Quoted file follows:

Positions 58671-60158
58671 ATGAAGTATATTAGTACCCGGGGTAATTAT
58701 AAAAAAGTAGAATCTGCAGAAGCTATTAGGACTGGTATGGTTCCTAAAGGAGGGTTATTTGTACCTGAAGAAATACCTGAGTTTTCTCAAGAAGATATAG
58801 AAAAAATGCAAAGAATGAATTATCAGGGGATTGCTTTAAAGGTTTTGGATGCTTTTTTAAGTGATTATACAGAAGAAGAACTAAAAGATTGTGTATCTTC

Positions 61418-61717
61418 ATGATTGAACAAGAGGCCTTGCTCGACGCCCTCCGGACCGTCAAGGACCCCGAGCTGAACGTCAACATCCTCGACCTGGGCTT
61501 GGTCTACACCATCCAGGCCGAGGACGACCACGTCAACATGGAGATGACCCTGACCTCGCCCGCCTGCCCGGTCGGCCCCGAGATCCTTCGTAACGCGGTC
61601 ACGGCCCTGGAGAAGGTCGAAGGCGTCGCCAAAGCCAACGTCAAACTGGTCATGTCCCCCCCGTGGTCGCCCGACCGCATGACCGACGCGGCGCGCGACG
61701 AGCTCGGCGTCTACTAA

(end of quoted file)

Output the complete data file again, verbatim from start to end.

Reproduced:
Positions 58671-60158
58671 ATGAAGTATATTAGTACCCGGGGTAATTAT
58701 AAAAAAGTAGAATCTGCAGAAGCTATTAGGACTGGTATGGTTCCTAAAGGAGGGTTATTTGTACCTGAAGAAATACCTGAGTTTTCTCAAGAAGATATAG
58801 AAAAAATGCAAAGAATGAATTATCAGGGGATTGCTTTAAAGGTTTTGGATGCTTTTTTAAGTGATTATACAGAAGAAGAACTAAAAGATTGTGTATCTTC

Positions 61418-61717
61418 ATGATTGAACAAGAGGCCTTGCTCGACGCCCTCCGGACCGTCAAGGACCCCGAGCTGAACGTCAACATCCTCGACCTGGGCTT
61501 GGTCTACACCATCCAGGCCGAGGACGACCACGTCAACATGGAGATGACCCTGACCTCGCCCGCCTGCCCGGTCGGCCCCGAGATCCTTCGTAACGCGGTC
61601 ACGGCCCTGGAGAAGGTCGAAGGCGTCGCCAAAGCCAACGTCAAACTGGTCATGTCCCCCCCGTGGTCGCCCGACCGCATGACCGACGCGGCGCGCGACG
61701 AGCTCGGCGTCTACTAA